Peekskill Police Chief Eric Johansen is leaving the only police force he has worked with in his 24-year career.
Johansen, 47, who has served as chief for the last five years, submitted his resignation, effective March 2, to City Manager Richard Leins last Friday and informed the Common Council Monday night.
“This is one of the most difficult decisions I have ever made,” Johansen said Thursday morning. “It wasn’t an easy decision. It wasn’t an overnighter. I have been honored and privileged to be a police officer in my hometown.”
A Cortlandt resident right over the Peekskill line and a product of Peekskill city schools, Johansen said he was offered a career opportunity, which will still be in law enforcement, that he couldn’t refuse.
“It came quick. It will be a new challenge,” he said, declining to reveal his new job. “That’s what swayed me and the opportunity to grow professionally. I had no plans to retire. Full retirement was not an option. In this profession, with 20-year retirement available, it’s lucrative to take pension when it becomes available. That’s part of the draw of becoming a police officer.”
Johansen stressed his decision to move on had nothing to do with the recent election of Andre Rainey as mayor and the fully Democratic-controlled council.
“It has absolutely nothing to do with politics or who’s in office,” he said. “I don’t think politics has any place in policing. I think the new council is as passionate about Peekskill as I am and as the old council was. I’m confident I would have had as good a relationship with Mayor Rainey and the council as I did with Mayor Foster and her council and Mayor Catalina and his council.”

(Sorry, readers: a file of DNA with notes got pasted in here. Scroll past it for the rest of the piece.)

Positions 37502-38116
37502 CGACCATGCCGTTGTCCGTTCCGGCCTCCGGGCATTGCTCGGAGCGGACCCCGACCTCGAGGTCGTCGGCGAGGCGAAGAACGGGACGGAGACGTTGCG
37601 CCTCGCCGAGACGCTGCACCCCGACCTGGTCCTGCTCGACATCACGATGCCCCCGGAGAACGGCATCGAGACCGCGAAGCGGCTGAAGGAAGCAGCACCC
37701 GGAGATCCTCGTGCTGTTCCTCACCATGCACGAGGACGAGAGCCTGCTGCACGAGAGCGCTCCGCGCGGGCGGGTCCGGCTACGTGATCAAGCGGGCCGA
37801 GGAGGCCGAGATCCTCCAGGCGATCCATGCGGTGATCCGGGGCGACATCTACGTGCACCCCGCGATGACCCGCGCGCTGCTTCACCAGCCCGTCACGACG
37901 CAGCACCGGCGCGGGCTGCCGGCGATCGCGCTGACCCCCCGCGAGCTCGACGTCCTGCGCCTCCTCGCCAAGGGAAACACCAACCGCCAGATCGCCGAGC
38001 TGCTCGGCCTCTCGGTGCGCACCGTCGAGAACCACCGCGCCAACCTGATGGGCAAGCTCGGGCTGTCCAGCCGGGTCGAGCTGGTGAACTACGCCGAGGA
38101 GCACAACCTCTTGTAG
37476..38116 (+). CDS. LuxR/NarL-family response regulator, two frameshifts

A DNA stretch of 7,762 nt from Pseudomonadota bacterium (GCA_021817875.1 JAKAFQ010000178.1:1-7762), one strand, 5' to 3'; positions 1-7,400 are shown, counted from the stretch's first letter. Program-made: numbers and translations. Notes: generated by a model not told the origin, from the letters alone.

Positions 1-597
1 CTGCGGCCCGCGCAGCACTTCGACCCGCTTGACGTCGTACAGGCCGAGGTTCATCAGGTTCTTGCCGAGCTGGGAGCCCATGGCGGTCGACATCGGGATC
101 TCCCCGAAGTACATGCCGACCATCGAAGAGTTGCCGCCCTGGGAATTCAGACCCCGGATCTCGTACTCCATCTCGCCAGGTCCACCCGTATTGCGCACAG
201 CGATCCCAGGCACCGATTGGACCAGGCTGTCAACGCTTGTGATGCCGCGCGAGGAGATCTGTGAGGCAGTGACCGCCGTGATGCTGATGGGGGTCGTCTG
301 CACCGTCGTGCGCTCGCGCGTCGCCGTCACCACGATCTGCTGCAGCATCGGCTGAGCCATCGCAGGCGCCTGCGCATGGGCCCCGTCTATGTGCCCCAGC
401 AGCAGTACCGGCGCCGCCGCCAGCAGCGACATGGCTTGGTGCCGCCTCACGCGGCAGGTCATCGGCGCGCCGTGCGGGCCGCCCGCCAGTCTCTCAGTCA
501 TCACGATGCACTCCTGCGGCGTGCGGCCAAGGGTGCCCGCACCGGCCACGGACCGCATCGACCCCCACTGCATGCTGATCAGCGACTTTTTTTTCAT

Rainey and Councilwoman Kathy Talbot said they were surprised when Johansen broke the news to them.
“I was very shocked, but more happy for him than anything,” Rainey said. “It reminded me of when I first won my position as a councilman and I had to quit the job at the youth center. Sometimes we have to move up when opportunity comes, but it doesn’t mean we’ll ever leave or stop loving what we do.”
“Quite surprised but wish him well,” Talbot said. “He will be missed as he’s done a good job.”
During his years as chief, Johansen said he was proud of how the Police Department better reflects the city’s diverse population, noting more than half of the 14 hires were minorities. “That changed the face of the department,” he said.
He also attributed the department’s emphasis on community policing in helping to reduce crime to historic lows in Peekskill.
“We needed to transform the department so that every officer was approachable and I think we did that,” Johansen said. “Our officers are out in the community establishing relationships with the people they serve. My job was made easier by the people I worked with every day.”
If asked, Johansen said he would offer Leins and the council his thoughts on his successor, but he is confident the department won’t miss a beat.
“I’m confident we have a solid structure and foundation in place,” he said. “It will be a seamless transition for the next chief.”